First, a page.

Two Eichler homes on the same street recently sold in Palo Alto, one a near classic and the other an "updated" and modified version. The classic was smaller, although on a larger lot, but it sold after five days on the market for $120,000 over the asking price.
Monique Lombardelli, the Modern Home Realty broker for the classic home at 750 De Soto Drive, expressed no surprise that the 1,784-square-foot home sold in May for $2.918 million. Her specialty is appealing to the Eichler purists -- some call them cultists -- who highly value the wood paneling, contrasting beamed ceilings and open floor plan.
"The number one thing for me is people respond to the mahogany. It doesn't matter what the kitchen and bathrooms look like. I think it's kind of a waste, when people remodel and put a new kitchen in. If it's not a really simple, clean-looking kitchen, buyers will probably change it themselves," she said.
Chris Anderson, the Alain Pinel, Menlo Park, real estate agent for the remodeled home at 755 De Soto Drive, said that home was "really well-received," despite its painted white walls and more traditional furnishings.
"There were nine disclosure packets pulled on the property," which resulted in three offers.
"There were some mechanical issues on the home that were a challenge for some," he added, pointing to the termite damage, smaller lot size than the house across the street and fear of future flood damage.
Anderson called 755 "a kind of an in-between house" due to the major remodeling done after massive flooding brought three feet of water into the home in the 1990s.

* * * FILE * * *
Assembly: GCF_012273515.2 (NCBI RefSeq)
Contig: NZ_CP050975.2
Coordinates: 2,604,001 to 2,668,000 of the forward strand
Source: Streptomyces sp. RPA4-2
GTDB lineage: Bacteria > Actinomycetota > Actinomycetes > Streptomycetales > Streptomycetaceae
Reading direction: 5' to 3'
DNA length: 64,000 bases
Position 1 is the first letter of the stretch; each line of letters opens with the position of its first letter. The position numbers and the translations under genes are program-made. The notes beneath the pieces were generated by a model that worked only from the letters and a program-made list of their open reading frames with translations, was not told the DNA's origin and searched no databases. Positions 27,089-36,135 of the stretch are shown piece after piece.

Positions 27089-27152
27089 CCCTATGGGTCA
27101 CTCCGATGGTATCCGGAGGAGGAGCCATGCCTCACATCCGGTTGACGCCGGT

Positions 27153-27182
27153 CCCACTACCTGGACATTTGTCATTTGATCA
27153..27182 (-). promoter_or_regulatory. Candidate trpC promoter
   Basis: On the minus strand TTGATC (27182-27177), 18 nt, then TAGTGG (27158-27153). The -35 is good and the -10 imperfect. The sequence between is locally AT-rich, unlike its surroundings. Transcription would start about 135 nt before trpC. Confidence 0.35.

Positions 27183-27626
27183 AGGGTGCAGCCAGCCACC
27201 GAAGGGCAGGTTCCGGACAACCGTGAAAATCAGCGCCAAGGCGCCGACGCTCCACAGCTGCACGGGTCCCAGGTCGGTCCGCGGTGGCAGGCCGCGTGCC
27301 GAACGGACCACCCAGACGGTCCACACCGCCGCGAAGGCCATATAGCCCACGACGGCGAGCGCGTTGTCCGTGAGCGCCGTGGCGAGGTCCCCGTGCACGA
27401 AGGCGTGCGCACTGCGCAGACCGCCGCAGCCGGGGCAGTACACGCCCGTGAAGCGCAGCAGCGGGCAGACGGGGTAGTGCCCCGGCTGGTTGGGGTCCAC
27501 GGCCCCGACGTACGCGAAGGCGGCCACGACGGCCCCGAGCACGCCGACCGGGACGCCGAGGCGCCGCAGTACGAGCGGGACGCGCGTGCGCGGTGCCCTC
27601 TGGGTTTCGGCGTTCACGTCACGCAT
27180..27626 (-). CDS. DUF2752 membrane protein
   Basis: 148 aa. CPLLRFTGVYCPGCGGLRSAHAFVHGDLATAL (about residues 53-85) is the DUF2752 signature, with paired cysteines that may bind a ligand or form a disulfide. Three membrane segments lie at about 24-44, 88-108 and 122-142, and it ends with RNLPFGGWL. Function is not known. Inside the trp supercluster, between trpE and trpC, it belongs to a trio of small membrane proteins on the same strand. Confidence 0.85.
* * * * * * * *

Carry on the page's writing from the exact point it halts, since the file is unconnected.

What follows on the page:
Comparing 755 to 750, Anderson said, "Ours was updated, but back in the 1990s. It was showing its age. A lot of the originality (wood paneling, floors) were changed during the remodel process. It didn't have the interior finishes of an original Eichler, but it had the shape. ... It would have been cost-prohibitive to bring it back to original."
The previous owners did add double-paned windows and converted some interior floor space, turning most of the garage to a family room and office and adding a carport.
"They left the windows and lovely skylight. There's wonderful light in the house, which is nice," he added.
Many of the same people visited both homes in May. Looking across the street at the classic, Anderson noted that "the originality of the house resonated with buyers. We had people walk through and say they wish it had been more original or less modified. ... We had good square footage (2,284 square feet), a nice bedroom count (five), near good schools, nice, lovely little cul-de-sac, some strong features. It had a lot of positive attributes. If you don't look at one sale across the street, I think we did well, compared to some other Eichlers."
The listing price for the larger home on a smaller lot was $2.795 million, a bit less than its classic neighbor, and it sold after three weeks on the market for $2.75 million.